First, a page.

DENVER — One of the worst scenarios for families caring for someone living with Alzheimer’s disease is a loved one wandering or getting lost. It causes immediate panic and concern, and unfortunately happens all too often. In fact, nearly 50 percent of some of these family members have experienced a loved one with Alzheimer’s wandering or getting lost, according to a new survey conducted by Home Instead, Inc., franchisor of the Home Instead Senior Care® network. Of those, nearly one in five called the police for assistance. To help families keep their loved ones safe, the Home Instead Senior Care network has launched a free tool, the Missing Senior NetworkSM, now available in the Denver area.

Found at, the platform enables family caregivers to alert a network of friends, family and businesses to be on the lookout for a missing senior. The service provides a way to alert the network of a missing senior via text or email. Families can also choose to post an alert to the Home Instead Remember for Alzheimer’s Facebook page, connected to 270,000 followers.

“These frightening occurrences lead families to call our office and ask for help,” said Curt Foust of the Home Instead Senior Care office serving the Northwest Denver metro. “This resource was created to help Denver area families understand the risk of wandering and have a tool that empowers them to quickly take action if a loved one living with Alzheimer’s or another form of dementia wanders.”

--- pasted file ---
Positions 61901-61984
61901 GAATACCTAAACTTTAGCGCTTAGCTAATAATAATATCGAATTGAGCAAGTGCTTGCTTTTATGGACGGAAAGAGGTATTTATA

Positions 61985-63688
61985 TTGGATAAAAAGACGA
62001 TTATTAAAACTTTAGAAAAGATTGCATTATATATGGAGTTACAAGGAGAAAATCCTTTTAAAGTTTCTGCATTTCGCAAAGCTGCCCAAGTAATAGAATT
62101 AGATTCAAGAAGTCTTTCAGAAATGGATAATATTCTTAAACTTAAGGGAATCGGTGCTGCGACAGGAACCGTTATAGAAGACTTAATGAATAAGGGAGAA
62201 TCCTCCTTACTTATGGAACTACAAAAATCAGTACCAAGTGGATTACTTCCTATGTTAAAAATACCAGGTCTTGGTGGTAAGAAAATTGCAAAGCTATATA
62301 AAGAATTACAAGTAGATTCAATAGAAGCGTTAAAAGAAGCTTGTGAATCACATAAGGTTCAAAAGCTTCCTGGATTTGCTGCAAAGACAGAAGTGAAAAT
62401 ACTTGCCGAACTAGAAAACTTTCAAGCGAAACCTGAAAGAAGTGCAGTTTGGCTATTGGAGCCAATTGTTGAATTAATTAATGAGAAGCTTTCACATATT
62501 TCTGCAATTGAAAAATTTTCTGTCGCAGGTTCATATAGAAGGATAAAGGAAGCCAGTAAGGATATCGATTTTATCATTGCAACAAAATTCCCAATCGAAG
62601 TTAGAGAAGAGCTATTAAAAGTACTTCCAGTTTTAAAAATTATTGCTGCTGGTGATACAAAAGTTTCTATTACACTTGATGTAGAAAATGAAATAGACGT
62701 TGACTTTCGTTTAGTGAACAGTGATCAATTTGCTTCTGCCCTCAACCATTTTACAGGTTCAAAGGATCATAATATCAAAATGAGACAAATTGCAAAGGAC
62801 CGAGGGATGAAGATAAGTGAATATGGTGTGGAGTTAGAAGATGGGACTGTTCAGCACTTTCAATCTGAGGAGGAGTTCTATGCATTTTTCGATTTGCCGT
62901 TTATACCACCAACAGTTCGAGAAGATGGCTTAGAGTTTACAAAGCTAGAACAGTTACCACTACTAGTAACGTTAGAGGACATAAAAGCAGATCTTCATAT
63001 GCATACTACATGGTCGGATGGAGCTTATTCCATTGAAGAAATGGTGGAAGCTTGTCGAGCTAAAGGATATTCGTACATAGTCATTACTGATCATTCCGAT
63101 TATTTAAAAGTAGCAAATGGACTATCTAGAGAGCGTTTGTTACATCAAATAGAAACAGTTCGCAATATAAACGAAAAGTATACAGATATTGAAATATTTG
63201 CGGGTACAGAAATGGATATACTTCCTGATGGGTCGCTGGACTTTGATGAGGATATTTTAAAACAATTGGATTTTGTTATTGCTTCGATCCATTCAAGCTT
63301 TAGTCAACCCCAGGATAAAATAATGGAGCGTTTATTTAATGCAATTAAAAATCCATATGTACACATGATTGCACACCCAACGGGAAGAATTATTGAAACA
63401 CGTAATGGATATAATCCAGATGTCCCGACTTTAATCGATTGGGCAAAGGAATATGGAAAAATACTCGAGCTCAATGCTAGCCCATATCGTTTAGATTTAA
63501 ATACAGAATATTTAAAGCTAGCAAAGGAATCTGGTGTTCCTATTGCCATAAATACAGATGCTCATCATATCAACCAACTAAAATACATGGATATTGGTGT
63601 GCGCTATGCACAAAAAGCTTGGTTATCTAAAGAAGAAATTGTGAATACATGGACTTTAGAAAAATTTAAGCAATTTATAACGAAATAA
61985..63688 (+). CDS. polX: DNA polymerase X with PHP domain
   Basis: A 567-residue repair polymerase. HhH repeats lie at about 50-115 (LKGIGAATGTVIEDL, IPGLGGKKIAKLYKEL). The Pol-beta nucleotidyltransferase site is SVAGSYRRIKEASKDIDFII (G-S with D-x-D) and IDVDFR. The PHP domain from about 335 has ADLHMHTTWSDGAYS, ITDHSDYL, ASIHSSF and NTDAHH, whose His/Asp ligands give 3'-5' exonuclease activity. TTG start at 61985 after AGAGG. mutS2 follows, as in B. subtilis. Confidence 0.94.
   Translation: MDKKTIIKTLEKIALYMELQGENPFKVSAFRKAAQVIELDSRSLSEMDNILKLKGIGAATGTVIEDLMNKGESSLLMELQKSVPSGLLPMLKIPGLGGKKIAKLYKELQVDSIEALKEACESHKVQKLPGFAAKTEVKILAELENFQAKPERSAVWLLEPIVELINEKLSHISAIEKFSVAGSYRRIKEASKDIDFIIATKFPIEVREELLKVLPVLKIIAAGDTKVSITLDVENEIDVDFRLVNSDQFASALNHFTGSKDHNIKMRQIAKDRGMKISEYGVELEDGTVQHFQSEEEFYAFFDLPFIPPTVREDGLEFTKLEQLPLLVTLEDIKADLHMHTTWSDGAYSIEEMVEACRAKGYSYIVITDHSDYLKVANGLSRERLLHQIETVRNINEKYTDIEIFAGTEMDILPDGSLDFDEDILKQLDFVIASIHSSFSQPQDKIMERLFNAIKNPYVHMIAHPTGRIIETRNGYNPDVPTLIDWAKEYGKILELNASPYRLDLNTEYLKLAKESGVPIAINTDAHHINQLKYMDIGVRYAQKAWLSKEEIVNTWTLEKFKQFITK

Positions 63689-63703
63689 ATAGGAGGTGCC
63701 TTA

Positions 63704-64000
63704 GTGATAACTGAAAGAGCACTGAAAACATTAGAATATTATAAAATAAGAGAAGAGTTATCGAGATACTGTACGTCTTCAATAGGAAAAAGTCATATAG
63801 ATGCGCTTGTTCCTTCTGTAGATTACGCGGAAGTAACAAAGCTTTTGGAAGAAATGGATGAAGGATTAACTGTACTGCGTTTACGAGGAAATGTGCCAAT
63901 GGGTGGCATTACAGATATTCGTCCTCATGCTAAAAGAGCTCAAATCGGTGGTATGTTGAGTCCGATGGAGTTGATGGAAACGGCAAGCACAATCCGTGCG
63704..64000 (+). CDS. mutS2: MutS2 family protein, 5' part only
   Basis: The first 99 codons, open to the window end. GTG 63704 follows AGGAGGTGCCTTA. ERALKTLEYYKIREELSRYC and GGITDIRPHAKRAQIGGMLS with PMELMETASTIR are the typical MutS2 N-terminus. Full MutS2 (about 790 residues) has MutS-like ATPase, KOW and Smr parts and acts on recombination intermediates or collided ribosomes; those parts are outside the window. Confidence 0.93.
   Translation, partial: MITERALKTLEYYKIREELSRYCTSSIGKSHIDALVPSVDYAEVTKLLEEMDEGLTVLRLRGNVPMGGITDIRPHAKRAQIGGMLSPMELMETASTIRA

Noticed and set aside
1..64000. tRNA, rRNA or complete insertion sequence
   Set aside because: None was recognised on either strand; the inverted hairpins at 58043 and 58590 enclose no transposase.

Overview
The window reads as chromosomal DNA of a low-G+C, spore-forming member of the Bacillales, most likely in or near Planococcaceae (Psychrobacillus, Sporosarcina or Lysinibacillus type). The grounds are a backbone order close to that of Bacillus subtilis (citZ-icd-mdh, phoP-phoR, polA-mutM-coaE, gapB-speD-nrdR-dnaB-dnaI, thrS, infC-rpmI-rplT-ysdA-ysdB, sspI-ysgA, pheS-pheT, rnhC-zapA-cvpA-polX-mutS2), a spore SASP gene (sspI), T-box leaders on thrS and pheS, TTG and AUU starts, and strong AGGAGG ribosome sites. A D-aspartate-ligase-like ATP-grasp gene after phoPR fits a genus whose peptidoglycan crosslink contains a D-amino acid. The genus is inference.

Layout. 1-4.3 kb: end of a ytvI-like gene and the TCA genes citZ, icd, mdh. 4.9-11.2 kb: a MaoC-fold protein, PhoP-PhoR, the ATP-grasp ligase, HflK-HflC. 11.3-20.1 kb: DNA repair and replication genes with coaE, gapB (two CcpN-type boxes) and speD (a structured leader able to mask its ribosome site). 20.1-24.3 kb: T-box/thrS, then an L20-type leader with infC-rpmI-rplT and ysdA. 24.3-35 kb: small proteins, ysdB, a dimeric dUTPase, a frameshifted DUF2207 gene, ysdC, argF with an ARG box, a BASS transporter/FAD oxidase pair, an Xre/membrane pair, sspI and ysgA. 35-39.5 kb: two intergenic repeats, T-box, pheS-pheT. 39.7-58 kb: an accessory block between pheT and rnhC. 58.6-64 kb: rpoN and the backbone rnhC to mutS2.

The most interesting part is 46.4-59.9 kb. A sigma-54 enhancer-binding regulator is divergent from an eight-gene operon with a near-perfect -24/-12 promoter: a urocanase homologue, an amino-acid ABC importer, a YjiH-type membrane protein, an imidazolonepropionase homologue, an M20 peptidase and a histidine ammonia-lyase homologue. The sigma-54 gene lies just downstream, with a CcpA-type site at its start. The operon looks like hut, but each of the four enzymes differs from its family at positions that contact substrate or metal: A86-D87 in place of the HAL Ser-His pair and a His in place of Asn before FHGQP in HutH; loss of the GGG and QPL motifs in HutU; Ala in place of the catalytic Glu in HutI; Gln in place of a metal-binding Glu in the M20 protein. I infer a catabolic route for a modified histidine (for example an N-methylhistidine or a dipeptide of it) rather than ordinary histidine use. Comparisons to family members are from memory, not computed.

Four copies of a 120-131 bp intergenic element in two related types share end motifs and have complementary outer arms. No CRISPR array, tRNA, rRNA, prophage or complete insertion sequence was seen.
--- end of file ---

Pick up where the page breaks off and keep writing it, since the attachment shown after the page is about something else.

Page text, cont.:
The Missing Senior Network is part of Home Instead Senior Care network’s new Prevent WanderingSM program, which includes resources such as insight into what may trigger wandering events, steps families can take to help keep their loved ones safe, and tips on what to do if a wandering event occurs.

According to the Alzheimer’s Association, anyone living with Alzheimer’s or another form of dementia is at risk of wandering.

“Wandering can happen at any time, and not just on foot someone in a car or even a wheelchair could wander,” said Monica Moreno, director of Early Stage Initiatives for the Alzheimer’s Association. “A person may want to go back to a former job he or she had, even though that job may no longer exist. Or, someone may have a personal need that must be met. There’s always a purpose and intent. It’s just a matter of identifying the triggers.”

Family caregivers should be aware of the following common triggers that may cause someone with Alzheimer’s or another form of dementia to wander: